workday. Such an ability is clearly far greater than that found by Dr. Henderson, who directed
Plaintiff to avoid climbing stairs. Thus, because the ALJ improperly characterized the limitations
Dr. Henderson placed on Plaintiff and improperly found Plaintiff could “occasionally” climb, the
ALJ’s RFC determination is not supported by substantial evidence in the record, and this case must
be reversed and remanded for further consideration of Plaintiff’s RFC.
Based on the foregoing, the undersigned finds that the decision of the ALJ, denying benefits
to Plaintiff, is not supported by substantial evidence and should be reversed and remanded. A
judgment incorporating these findings will be entered pursuant to Federal Rules of Civil Procedure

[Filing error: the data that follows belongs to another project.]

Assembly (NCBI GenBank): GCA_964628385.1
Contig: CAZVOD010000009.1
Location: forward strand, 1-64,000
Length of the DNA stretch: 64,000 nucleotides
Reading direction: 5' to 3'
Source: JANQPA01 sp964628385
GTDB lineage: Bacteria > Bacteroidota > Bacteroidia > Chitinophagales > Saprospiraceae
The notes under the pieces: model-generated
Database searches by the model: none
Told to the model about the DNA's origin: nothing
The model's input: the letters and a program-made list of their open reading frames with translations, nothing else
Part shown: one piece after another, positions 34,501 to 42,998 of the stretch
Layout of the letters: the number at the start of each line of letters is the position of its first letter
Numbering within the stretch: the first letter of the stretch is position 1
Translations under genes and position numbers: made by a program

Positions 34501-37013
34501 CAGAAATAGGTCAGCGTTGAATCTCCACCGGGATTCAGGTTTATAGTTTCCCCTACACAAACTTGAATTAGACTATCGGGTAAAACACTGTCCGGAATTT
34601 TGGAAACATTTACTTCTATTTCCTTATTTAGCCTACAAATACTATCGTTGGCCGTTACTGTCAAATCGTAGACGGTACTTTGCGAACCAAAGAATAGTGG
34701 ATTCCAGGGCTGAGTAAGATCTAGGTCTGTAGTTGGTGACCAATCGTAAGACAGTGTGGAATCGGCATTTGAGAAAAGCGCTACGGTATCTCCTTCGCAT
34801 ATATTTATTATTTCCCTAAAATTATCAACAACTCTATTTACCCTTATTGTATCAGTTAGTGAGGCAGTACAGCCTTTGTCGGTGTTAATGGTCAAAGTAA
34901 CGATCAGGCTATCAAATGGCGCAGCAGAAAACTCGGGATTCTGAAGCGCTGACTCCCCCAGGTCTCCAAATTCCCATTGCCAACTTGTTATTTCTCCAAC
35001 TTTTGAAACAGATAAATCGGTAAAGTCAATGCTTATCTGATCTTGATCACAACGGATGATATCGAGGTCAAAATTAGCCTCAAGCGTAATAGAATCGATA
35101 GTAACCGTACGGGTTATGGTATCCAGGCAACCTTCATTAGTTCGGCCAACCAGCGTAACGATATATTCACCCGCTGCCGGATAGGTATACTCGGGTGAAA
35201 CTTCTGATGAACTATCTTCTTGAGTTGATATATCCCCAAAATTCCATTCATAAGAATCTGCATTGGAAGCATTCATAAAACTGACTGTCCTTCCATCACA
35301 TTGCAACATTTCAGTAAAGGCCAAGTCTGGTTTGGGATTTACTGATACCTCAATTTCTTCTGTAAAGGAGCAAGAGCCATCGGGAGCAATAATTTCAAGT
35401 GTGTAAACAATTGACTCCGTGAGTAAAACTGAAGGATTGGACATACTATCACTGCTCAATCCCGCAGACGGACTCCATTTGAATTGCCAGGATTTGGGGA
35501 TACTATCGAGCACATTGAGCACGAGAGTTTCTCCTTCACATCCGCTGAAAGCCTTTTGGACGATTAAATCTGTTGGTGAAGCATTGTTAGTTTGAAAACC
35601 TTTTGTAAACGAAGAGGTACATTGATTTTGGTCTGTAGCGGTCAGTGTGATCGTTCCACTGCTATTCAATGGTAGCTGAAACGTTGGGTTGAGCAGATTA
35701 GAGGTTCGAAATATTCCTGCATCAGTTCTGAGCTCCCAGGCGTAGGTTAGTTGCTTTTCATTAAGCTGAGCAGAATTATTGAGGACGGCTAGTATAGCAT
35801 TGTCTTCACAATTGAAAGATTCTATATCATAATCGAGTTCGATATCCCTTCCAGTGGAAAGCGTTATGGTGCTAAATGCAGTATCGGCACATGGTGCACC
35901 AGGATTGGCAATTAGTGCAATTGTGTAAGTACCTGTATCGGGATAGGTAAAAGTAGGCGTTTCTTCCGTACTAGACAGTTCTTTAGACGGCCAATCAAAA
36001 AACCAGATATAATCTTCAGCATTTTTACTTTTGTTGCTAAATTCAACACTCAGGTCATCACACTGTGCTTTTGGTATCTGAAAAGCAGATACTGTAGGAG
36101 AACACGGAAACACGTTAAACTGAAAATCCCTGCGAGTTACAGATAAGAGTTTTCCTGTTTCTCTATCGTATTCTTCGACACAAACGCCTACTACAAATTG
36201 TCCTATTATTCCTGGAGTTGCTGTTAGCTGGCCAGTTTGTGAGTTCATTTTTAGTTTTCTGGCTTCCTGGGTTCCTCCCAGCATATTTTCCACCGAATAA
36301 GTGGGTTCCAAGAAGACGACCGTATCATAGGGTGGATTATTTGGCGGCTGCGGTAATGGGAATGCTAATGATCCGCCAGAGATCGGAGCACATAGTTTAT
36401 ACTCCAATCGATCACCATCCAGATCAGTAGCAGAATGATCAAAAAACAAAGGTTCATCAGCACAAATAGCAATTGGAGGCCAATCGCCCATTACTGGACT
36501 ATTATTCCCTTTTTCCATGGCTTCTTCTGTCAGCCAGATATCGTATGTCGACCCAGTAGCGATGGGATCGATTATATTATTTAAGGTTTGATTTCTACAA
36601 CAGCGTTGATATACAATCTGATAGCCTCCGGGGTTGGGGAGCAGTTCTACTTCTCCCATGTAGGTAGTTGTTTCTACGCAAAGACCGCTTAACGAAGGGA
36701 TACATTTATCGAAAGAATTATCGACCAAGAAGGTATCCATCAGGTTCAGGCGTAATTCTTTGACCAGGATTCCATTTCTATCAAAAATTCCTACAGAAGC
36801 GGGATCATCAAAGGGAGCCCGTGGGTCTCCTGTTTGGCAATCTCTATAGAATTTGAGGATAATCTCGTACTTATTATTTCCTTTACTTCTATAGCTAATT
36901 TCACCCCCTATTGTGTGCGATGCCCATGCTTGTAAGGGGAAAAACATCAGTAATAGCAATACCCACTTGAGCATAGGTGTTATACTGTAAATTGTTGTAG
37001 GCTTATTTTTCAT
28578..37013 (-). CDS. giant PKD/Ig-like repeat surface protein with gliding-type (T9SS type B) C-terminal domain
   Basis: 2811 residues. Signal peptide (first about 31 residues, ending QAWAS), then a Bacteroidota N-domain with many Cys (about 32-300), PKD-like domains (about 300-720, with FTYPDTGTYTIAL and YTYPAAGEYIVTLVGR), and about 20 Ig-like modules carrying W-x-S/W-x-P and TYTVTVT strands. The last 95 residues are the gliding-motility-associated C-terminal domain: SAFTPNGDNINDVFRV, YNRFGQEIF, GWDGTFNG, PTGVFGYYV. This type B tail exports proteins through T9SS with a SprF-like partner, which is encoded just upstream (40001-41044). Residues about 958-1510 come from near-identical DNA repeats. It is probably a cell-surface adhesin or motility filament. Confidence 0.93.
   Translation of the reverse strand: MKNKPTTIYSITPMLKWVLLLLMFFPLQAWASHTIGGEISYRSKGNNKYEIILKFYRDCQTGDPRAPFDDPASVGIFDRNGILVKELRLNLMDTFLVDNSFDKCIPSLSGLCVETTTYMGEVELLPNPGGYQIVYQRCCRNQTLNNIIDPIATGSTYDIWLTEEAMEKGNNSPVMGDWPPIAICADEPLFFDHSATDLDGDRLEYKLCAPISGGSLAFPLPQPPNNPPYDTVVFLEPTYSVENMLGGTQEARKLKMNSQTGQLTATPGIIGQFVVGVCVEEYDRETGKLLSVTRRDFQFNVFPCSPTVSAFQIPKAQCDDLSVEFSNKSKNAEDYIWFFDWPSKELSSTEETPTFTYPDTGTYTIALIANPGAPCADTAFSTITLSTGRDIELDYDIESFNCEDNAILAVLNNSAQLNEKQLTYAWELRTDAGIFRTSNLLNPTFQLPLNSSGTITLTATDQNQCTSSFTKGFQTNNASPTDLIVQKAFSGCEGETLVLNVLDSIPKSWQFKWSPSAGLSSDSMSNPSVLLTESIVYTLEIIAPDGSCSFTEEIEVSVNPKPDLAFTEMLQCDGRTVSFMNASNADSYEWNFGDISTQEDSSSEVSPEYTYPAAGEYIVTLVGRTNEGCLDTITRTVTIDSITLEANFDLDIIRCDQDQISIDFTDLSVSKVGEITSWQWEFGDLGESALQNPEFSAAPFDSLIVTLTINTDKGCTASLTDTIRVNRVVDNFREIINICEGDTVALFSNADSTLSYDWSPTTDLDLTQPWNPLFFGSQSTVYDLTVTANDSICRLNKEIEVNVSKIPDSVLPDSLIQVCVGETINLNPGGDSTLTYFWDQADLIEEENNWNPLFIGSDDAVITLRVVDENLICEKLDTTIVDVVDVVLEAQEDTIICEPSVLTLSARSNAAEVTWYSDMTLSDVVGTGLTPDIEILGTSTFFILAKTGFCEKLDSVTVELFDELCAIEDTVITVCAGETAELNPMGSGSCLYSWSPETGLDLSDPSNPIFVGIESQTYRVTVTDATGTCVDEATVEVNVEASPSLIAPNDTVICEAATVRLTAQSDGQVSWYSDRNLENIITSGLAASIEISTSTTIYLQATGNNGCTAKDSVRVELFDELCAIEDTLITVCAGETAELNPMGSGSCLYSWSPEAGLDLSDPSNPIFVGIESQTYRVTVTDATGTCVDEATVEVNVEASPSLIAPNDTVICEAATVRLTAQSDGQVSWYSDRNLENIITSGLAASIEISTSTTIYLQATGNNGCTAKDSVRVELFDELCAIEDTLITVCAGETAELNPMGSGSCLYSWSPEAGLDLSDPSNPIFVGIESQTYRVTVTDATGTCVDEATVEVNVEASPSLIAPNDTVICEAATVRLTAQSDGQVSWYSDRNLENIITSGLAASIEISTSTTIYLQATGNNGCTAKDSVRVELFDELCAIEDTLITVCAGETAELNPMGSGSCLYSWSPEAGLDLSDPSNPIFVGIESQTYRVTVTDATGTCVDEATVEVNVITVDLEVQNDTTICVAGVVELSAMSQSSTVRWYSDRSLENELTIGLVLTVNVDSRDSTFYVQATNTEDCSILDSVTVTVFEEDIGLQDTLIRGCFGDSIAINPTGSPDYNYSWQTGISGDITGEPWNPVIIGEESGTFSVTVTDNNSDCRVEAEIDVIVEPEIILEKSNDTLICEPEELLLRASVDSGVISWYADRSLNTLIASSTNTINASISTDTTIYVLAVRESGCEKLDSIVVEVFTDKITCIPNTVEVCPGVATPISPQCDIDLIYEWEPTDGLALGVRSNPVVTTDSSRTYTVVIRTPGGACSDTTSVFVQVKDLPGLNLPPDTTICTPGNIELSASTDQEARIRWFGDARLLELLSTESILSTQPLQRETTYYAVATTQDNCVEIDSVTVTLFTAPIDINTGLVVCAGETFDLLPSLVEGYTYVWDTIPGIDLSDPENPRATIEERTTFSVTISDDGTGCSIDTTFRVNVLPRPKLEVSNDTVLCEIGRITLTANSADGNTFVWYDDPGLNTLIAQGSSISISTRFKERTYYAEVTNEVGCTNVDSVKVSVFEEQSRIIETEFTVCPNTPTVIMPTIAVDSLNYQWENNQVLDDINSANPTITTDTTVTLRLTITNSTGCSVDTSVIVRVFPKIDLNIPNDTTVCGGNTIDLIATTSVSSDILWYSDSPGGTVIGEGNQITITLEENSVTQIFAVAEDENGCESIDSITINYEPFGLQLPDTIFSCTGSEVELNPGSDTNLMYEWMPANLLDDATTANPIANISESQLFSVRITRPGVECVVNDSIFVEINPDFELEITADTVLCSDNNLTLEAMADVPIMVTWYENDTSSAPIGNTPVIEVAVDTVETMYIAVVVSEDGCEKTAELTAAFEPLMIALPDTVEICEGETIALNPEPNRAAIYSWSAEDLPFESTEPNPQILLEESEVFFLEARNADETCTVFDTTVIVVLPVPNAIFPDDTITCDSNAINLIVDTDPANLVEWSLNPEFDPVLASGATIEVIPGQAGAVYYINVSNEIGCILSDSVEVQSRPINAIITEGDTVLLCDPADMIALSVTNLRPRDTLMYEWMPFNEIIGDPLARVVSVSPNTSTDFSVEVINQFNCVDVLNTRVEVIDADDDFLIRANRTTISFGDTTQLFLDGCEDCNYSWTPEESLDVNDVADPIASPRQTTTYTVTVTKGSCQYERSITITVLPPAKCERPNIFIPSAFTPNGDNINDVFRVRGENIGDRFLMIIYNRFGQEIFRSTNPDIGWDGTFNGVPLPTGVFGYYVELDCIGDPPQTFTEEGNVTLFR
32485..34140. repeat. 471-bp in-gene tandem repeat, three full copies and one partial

52 and 58.
ENTERED this 16th day of July 2012.
/s/ Barry A. Bryant
HON. BARRY A. BRYANT
U.S. MAGISTRATE JUDGE
The term “occasionally” is defined in SSR 96-9p in the context of sedentary work. Here, as noted above,
Plaintiff has been assessed as having an RFC for light work and not sedentary work. Plaintiff, however, cites SSR
96-9p as the standard for defining “occasionally” in this context as well, and Defendant does not dispute that this is
the standard. ECF Nos. 10-11. Indeed, it appears Defendant does not even address this issue in his briefing. ECF
No. 11 at 13. This Court accordingly assumes the term “occasionally’ is properly defined in SSR 96-9p in the
“light” work context as well. Further, as a final point, it is worth noting that if there is at least some confusion as to
the definition of the word “occasionally,” the VE may have been confused as to what this term meant when he found
Plaintiff could perform his PRW. Thus, on remand, the ALJ should ensure this issue is clarified for the VE.